Although claims of miraculous yields (e.g. 15–23 t ha1 by Rafaralahy, 2002) have been critiqued (Dobermann, 2004; Horie et al., 2005; Sheehy et al., 2004), the overall effect of SRI on grain output, reported from over 20 countries – from Cuba to China and from Gambia to South Asia – is impressive (Stoop et al., 2002; Uphoff, 2003; Uphoff et al., 2008). Most studies report profuse emergence of tillers from each seedling after transplanting, and a remarkable increase in grain yield, which constitutes a ‘standard claim’ of SRI proponents. However, in recent years, substantial skepticism about the standard claim has surfaced among crop scientists. A few researchers have found no significant difference in rice yield between SRI and conventional best practices (McDonald et al., 2006, 2008; Sheehy et al., 2004; Sinclair and Cassman, 2004), and assigned the reports of high grain output from SRI to ‘unconfirmed field observations’ (UFOs) (Sinclair and Cassman, 2004) and/or measurement error (Sheehy et al., 2004, 2005). Although this critique has been contested on methodological and empirical grounds (Thakur et al., 2010b; Uphoff et al., 2008), it seems that different standards of experiments adopted by different researchers pose a formidable methodological debacle to establishing conclusive evidence in favour of an SRI advantage. Furthermore, some of the studies examining SRI effects on rice yield did not strictly follow SRI methodologies, as their SRI treatments included transplanting of two seedlings per hill (Latif et al., 2005); higher seedling density (25 m2) at transplanting (Pasuquin et al., 2008; Senthilkumar et al., 2008; Thakur et al., 2010a) and use of synthetic fertilisers without compost (Mahender Kumar et al., 2010; Pasuquin et al., 2008; Senthilkumar et al., 2008; Sinha and Talati, 2007) or with compost (Menete et al., 2008; Thakur et al., 2010a). Overall, the published studies do not seem to tease out the different plausible factors contributing to grain yield increase, and raise several methodological questions that still remain inadequately answered:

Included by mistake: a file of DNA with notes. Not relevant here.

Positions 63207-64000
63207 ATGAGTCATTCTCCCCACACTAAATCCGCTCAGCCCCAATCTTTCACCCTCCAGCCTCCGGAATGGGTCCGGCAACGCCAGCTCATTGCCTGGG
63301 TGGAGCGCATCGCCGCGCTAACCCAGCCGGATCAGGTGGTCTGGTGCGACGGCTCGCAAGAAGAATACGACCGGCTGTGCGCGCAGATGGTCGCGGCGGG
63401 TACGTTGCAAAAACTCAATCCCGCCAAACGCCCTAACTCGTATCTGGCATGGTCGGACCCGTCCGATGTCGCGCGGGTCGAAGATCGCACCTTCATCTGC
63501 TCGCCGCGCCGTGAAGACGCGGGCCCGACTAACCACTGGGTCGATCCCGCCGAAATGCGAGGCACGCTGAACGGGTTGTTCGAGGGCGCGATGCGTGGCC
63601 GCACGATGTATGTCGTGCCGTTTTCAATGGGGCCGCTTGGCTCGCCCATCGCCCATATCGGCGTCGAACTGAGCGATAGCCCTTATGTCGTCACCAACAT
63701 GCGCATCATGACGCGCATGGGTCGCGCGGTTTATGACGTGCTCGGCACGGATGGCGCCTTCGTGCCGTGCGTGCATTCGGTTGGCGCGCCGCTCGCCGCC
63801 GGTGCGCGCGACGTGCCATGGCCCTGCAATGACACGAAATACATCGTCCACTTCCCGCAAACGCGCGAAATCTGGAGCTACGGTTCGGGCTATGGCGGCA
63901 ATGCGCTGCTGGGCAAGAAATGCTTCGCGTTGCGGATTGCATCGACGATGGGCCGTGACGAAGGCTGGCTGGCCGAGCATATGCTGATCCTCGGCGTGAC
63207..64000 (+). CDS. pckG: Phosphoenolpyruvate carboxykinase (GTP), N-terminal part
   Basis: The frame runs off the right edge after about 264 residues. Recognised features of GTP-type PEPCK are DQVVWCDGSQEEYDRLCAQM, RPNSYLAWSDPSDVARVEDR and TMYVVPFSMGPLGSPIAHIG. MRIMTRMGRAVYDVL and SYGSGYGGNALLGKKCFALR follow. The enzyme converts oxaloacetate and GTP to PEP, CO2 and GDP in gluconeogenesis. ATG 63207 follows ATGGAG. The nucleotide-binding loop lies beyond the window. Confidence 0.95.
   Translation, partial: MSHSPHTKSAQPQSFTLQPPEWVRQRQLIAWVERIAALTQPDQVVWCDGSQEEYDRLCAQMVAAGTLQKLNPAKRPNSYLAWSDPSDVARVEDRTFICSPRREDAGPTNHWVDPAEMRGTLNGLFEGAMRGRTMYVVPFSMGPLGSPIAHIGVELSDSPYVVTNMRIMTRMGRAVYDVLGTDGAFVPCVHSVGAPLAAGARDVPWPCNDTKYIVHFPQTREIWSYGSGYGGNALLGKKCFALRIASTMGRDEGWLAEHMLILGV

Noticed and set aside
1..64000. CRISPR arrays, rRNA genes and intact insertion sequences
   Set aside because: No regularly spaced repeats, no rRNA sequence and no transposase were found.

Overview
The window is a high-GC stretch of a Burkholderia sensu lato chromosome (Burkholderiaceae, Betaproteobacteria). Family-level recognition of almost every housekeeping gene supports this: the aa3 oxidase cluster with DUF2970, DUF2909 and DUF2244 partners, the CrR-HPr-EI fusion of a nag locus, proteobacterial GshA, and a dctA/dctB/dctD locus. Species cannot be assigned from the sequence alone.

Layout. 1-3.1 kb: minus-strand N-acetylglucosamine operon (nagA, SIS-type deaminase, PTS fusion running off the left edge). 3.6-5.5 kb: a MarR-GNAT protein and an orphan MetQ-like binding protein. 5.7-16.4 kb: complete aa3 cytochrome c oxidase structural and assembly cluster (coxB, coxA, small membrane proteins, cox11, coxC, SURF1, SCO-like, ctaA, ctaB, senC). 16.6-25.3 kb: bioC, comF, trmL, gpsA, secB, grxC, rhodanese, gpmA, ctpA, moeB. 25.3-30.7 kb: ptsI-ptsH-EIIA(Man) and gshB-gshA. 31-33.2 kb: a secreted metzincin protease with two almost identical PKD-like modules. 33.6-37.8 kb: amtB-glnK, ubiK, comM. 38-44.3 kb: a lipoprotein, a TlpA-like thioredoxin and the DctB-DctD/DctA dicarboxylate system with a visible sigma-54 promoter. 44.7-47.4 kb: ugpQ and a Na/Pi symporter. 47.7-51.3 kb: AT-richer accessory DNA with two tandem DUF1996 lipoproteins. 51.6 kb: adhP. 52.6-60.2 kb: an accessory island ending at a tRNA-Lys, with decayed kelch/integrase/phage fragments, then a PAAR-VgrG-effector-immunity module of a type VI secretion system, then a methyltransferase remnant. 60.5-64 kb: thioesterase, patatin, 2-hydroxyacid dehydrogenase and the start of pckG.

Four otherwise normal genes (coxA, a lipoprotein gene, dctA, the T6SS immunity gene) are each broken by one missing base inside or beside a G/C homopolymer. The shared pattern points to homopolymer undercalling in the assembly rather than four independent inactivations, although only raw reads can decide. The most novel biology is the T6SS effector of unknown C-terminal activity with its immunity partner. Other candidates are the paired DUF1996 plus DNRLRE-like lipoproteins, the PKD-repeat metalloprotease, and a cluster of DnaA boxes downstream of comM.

1. Doessingleseedlingtransplanting(SST)alone,regardlessoforincombinationwith young ages of seedlings, have any significant effect on the proportion of productive (panicle-bearing) tillers?